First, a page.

[12] The plaintiff’s relevant pleading as to the invalidity of the notices to terminate is:

 

29.  The notices to terminate were invalid and of no effect because:

(b) the Defendant had not lawfully made the decision to terminate the Agreement and issue the notices to terminate.

Particulars

(i) The committee of the Body Corporate resolved to terminate the Agreement and issue the notices to terminate at a meeting of the Committee on 11 February 2002.

(ii) The decision to terminate the Agreement was a decision on a restricted issue as defined in regulation 24(b) of the BCCM (Accommodation Module) Regulation.

(iii) Therefore such decision should have been made by the body corporate and not by the committee.

(iv) In the premises, the decision of the committee was not a decision of the body corporate as provided for in s 92 of the BCCM Act.” (emphasis added)

[13] In summary the purported decision to terminate is said to be ultra vires because it was at best a decision of the committee of the body corporate when, on the plaintiff’s argument, it was only a decision which could be made by the body corporate in a general meeting. That is, it is contended it was not a decision the committee could make.

The Agreement

[14] The agreement which the defendant purported to terminate provides at clause 10 that it may be terminated by the body corporate by notice in writing but gives no indication of whether the decision to send such a termination notice can be made by the committee of the body corporate or whether it requires a decision of a general or extraordinary meeting of the body corporate members.

The Statute

[15] The relevant statute in force at the time of the purported termination notice was the Body Corporate and Community Management Act 1997 (Qld) Reprint 1F (“the Act”). Section 88 of the Act expressly vested in the body corporate for a community titles scheme all the powers necessary for carrying out its functions, including entering into contracts.

[16] As to the power of a committee of the body corporate, s 92 relevantly provides:

 

92.  Power of committee to act for body corporate

(1)  A decision of the committee is a decision of the body corporate.

(2) Subsection (1) does not apply to a decision that, under the regulation module, is a decision on a restricted issue for the committee. …” (emphasis added)

[17] This means decisions of the committee are deemed to be decisions of the body corporate, except for decisions of the committee on restricted issues, which are specified under regulation. If decisions fall to be made by the body corporate on restricted issues they could not be decided by its committee and by necessary implication would have to be made or authorised by the body corporate in a general meeting.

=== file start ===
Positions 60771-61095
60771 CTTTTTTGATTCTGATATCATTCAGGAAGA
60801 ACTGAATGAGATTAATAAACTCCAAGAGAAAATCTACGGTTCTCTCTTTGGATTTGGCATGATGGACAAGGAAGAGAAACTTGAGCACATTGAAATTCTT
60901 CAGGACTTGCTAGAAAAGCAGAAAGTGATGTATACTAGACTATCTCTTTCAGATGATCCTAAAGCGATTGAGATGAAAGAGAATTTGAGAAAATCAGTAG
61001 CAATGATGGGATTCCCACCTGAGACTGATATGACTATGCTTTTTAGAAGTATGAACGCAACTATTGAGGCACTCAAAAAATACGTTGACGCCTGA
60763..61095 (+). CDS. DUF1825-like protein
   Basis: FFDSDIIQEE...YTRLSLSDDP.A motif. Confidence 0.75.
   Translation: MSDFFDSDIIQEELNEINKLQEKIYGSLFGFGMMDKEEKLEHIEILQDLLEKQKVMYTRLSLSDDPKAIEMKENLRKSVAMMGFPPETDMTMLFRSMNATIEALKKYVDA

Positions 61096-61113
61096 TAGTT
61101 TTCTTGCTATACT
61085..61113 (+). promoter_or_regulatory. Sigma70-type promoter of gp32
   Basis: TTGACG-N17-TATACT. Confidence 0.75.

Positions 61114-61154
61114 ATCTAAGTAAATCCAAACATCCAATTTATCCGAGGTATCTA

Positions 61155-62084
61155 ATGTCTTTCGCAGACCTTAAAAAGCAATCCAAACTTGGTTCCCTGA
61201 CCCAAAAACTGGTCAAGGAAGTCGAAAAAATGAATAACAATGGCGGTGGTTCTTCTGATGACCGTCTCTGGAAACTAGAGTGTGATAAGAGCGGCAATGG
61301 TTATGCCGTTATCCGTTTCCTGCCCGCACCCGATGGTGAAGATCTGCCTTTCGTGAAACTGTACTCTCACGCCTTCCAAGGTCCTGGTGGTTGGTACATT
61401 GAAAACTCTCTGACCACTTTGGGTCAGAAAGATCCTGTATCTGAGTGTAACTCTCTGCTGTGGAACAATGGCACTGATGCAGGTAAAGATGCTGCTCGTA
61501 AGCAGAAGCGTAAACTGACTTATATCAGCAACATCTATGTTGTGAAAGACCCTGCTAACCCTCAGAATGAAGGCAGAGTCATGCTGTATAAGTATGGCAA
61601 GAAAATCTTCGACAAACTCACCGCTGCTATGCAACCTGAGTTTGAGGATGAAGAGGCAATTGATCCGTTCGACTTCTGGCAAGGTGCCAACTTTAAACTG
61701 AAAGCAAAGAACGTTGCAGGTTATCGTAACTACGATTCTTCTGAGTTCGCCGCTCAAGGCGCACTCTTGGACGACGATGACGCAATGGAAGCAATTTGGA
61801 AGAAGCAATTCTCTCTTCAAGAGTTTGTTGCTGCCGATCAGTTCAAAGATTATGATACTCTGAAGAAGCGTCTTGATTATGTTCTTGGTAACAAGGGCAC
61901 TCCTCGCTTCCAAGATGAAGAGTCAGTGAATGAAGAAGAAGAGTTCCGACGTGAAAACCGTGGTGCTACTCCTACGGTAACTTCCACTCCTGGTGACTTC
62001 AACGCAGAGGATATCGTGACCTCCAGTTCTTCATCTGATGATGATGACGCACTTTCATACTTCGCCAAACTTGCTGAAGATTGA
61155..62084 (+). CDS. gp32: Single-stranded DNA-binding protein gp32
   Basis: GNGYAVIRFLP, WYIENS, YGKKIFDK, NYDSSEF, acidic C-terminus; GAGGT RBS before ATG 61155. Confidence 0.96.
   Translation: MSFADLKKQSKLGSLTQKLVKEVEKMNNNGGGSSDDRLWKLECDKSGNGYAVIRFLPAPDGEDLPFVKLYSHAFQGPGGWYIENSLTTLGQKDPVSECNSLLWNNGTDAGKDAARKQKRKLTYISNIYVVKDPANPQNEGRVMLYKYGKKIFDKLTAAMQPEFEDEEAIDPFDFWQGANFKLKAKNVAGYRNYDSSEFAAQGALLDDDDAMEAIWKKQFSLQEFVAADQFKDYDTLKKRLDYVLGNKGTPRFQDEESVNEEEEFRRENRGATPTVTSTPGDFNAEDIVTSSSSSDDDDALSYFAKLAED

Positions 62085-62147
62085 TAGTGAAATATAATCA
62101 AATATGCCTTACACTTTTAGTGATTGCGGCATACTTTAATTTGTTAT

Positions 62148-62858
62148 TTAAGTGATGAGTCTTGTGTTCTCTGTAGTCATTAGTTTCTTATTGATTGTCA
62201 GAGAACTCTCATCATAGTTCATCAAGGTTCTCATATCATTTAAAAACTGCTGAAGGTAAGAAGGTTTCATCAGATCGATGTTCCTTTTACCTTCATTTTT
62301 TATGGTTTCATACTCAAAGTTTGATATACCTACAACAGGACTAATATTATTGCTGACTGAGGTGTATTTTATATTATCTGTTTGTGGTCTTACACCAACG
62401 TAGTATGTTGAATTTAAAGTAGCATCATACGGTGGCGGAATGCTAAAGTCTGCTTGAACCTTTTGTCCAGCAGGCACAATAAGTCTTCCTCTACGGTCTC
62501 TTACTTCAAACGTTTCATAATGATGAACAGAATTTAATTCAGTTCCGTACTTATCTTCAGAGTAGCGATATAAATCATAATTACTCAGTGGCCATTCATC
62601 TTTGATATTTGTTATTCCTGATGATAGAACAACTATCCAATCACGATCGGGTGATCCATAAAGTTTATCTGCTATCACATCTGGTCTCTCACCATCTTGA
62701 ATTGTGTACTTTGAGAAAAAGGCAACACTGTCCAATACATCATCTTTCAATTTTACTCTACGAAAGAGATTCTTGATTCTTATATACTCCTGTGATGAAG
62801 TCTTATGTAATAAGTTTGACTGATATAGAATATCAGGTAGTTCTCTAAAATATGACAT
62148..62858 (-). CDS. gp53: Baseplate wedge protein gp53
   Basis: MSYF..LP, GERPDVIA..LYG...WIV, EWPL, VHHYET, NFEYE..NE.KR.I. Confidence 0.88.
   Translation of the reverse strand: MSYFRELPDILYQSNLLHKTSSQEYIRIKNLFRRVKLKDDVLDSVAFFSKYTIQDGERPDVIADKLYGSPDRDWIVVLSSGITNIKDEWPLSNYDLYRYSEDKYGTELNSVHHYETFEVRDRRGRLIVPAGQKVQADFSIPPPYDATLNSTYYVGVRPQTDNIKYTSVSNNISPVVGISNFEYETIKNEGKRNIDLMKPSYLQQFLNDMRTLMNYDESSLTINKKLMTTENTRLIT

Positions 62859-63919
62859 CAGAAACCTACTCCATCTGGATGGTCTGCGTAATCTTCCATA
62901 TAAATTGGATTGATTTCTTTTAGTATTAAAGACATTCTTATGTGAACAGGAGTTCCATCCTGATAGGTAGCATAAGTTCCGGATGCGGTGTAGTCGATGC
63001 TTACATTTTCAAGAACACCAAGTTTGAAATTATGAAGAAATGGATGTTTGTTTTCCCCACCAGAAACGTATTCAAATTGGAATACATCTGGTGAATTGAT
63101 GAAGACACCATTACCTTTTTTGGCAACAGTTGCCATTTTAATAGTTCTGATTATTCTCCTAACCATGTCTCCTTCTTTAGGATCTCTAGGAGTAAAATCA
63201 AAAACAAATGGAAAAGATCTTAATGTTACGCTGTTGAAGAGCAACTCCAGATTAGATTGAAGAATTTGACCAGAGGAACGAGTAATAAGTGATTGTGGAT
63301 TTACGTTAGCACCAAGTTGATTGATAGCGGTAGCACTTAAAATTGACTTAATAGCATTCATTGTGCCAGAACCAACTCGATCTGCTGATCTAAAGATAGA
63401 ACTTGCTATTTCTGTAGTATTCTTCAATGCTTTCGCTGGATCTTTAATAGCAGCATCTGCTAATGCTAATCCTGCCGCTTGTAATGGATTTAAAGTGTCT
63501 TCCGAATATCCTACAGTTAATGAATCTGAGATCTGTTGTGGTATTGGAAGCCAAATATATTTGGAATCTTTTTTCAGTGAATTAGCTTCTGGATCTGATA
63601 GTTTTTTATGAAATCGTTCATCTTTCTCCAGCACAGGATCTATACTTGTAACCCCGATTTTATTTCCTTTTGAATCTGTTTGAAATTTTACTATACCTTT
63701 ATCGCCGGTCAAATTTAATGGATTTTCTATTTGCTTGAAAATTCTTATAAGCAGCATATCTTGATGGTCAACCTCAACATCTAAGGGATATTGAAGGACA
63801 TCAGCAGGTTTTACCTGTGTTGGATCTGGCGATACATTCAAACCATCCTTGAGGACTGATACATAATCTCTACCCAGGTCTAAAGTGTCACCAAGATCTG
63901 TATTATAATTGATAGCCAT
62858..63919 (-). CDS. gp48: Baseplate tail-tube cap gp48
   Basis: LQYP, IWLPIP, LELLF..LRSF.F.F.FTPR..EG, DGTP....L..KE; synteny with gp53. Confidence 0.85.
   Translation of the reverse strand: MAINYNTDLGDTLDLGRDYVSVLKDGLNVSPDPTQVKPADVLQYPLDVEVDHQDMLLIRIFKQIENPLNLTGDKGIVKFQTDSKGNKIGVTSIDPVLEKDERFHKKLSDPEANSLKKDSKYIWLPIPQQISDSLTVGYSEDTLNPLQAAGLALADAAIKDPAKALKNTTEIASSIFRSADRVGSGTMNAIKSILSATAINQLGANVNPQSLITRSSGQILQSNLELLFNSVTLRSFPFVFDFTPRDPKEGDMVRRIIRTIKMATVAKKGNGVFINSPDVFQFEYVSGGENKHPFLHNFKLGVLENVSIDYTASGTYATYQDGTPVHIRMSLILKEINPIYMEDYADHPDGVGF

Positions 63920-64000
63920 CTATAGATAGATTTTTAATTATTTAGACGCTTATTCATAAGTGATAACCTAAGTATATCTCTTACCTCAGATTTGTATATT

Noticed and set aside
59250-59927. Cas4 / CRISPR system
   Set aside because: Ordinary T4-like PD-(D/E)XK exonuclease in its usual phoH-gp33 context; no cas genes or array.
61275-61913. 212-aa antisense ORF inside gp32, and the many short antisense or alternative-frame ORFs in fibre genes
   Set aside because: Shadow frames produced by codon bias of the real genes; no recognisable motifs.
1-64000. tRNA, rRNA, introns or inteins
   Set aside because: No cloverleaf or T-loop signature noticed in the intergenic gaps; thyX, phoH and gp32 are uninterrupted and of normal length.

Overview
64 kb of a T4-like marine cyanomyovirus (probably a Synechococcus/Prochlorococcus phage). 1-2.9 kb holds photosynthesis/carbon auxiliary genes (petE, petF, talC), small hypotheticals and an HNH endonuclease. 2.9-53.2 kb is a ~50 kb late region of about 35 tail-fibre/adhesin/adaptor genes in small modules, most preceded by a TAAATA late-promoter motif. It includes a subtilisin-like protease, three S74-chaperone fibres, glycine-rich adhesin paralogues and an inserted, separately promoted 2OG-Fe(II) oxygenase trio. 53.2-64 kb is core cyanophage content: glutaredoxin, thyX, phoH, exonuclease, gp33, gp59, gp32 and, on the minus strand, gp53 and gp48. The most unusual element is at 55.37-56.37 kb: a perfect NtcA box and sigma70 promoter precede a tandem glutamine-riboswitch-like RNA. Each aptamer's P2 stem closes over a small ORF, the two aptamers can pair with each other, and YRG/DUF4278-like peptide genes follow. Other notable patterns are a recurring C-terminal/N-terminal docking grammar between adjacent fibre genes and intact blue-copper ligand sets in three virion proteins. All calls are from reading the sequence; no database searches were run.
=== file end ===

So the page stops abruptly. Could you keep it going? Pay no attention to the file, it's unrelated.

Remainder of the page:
The Regulation

[18] The relevant regulation module in force at the time of the purported termination was the Body Corporate and Community Management (Accommodation Module) Regulation 1997 (Qld) Reprint 2 (“the Regulation”).

[19] The Regulation specifically provided at reg 85 that the body corporate could only engage a person as a body corporate manager or service contractor, or authorise a person as a letting agent with the approval by ordinary resolution of a general meeting of the body corporate. On the other hand in empowering the body corporate to also terminate such engagements, reg 84 did not specify whether such a decision could be made by the committee only or required approval by a general meeting.

[20] As to the Regulation’s definition of restricted issues for the committee, reg 24 provided:

 

24. Restricted issues for committee – Act, s 92[SM, s 26]

A decision is a decision on a restricted issue for the committee if it is a decision –

(a) fixing or changing a contribution to be levied by the body corporate; or

(b) to change rights, privileges or obligations of the owners of lots included in the scheme; or

(c) on an issue reserved, by ordinary resolution of the body corporate, for decision by ordinary resolution of the body corporate; or

(d) that may only be made by resolution without dissent, special resolution or ordinary resolution of the body corporate; or

(e) to bring a proceeding in a court, other than –

(i) a proceeding to recover a liquidated debt against the owner of a lot; or

(ii) a counterclaim, third party proceeding or other proceeding in relation to a proceeding to which the body corporate is already a party; or

(f)      to pay remuneration, allowances or expenses to a member of the committee, unless the decision –

(i) is made under the authority of an ordinary resolution of the body corporate; or

(ii) is for the reimbursement of expenses of not more than $50.” (emphasis added)

[21] The plaintiff submits the decision to issue termination notices was a decision on a restricted issue because it was a decision, described at reg 24(b), “to change rights, privileges or obligations of the owners of lots included in the scheme”.

Rights, privileges and obligations under the contract

[22] It is not in dispute that the plaintiff had rights, privileges and obligations under its agreement with the body corporate.

[23] The plaintiff was obliged as a condition of the agreement to purchase and retain ownership of the Managers unit or “lot”, which was lot 1.[4] The agreement also made provision for the mandatory transfer of the manager’s lot in the event of termination.[5]